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Militants say ready to talk to end Lebanon fighting

BEIRUT (Reuters) - The Islamist militant group battling Lebanese troops at a Palestinian refugee camp said on Wednesday it was willing to resume talks to end the fighting, a move that came after it lost ground in a two-month-old battle.

A Lebanese soldier waves the national flag while standing on the wreckage of a bombarded building inside the besieged Nahr al-Bared refugee camp during clashes with al Qaeda-inspired militants of Fatah al-Islam in north Lebanon July 18, 2007. REUTERS/Omar Ibrahim

Lebanese troops have entered the battered Nahr al-Bared camp in northern Lebanon and seized further territory, cornering the al Qaeda-inspired militants and pressuring them to surrender.

Fatah al-Islam’s spokesman, Abu Salim Taha, who had not been heard from in more than a month, told Al Jazeera television by telephone that “right now, perhaps there is no objection for negotiations and political solutions to return to reality”.

“The ball is in the court of the other side, the court of those behind the army,” said Taha, who Palestinian sources said last month had been wounded in battles.

The call is unlikely to be taken seriously by the Lebanese army which is said to be days away from crushing the militants in a battle that has so far killed 231 people in the worst internal violence since the 1975-1990 civil war.

“We don’t want anything but for them to surrender. All of this is a media propaganda because the noose is tightening around them,” a military source said.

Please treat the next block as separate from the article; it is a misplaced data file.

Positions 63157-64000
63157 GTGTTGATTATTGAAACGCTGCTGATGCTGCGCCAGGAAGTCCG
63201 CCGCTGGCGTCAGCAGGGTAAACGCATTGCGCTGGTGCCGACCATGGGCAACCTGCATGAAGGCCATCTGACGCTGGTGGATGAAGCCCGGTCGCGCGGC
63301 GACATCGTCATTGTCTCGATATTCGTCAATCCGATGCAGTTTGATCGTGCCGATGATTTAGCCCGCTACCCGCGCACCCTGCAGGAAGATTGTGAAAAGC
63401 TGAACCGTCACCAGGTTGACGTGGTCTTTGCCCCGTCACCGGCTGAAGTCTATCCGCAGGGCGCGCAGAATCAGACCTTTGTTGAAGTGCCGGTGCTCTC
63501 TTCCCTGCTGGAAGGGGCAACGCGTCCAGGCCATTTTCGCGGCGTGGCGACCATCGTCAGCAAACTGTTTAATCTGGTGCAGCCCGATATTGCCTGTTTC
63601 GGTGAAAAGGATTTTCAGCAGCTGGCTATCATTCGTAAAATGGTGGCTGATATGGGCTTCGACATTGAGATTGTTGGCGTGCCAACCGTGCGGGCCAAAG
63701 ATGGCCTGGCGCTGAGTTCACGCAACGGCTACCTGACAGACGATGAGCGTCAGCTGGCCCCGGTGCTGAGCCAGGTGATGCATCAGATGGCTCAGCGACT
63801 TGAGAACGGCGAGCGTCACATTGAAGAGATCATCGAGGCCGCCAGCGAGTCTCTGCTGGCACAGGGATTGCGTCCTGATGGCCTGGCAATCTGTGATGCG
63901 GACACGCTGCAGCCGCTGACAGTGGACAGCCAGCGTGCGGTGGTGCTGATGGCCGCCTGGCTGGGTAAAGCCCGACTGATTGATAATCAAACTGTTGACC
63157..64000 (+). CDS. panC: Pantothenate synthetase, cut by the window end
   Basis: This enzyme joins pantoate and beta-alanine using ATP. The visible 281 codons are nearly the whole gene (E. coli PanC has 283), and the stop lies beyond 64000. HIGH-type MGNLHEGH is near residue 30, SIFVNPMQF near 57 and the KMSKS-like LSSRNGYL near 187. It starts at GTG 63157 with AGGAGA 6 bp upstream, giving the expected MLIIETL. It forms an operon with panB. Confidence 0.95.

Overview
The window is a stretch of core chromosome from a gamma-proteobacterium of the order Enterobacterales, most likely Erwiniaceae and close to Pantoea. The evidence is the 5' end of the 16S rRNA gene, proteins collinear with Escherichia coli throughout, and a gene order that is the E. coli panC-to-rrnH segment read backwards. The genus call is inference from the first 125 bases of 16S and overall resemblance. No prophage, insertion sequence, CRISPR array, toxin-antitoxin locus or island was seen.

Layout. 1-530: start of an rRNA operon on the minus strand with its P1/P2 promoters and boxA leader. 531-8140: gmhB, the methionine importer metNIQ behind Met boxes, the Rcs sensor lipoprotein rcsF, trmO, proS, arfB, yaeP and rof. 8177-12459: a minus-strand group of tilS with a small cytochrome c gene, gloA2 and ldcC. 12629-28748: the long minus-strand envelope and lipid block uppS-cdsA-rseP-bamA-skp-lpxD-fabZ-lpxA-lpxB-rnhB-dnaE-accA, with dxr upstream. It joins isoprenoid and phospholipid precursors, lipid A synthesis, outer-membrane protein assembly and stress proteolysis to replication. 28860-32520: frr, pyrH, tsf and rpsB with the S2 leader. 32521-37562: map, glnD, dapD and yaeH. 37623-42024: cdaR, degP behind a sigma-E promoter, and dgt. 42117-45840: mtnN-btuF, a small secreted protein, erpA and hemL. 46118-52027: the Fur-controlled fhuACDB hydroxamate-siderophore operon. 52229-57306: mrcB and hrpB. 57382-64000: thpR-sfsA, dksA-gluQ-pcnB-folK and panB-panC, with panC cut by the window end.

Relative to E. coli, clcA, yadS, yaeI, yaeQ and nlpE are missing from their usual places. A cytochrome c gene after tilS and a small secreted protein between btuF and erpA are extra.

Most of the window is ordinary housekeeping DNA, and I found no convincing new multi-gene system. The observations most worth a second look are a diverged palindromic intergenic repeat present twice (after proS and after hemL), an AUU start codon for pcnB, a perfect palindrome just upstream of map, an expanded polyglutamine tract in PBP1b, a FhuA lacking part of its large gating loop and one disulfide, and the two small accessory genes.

At least 109 troops, 81 militants and 41 civilians have been killed in the camp and other areas in fighting that erupted on May 20.

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Several mediation efforts, mostly by Palestinian faction representatives and Palestinian religious scholars, have failed to end the crisis. Taha said most of the civilians fled Nahr al-Bared except some who remained to fight alongside them.

“The army ... gave the Fatah al-Islam elements numerous chances to surrender without any bloodshed,” said army commander General Michel Suleiman in a statement.

“But these criminals continued their futile stubbornness ... which did not leave the army command with any option except to take the decision to end this abnormal phenomenon by force.”


Lebanese security forces have rarely entered Palestinian refugee camps since a 1969 Arab agreement banned them from doing so. The deal was annulled by the Lebanese parliament in the mid-1980s but the accord effectively stayed in place.

Meanwhile, security sources said two Lebanese soldiers died overnight in a booby-trapped building at the camp while another soldier’s body was pulled from under rubble on Wednesday. They said the soldier, a member of a commando unit, died last week.

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Witnesses said clashes erupted along the camp’s main road. The army used artillery and tank shells, while the militants responded with automatic weapons and fired more than a dozen Katyusha rockets that landed nearby but caused no casualties.

A Lebanese civilian was also killed by a stray bullet a few kilometers from the camp, they said.

Fatah al-Islam is made up of a few hundred mainly Arab fighters who admire al Qaeda but do not claim any organizational links.

The violence has further undermined stability in Lebanon, where a paralyzing 8-month-old political crisis has been compounded by bombings in and around Beirut, the assassination of an anti-Syrian legislator and a fatal attack on U.N. peacekeepers.

Additional reporting by Laila Bassam in Beirut, Nazih Siddiq in Nahr al-Bared and Firouz Sedarat in Dubai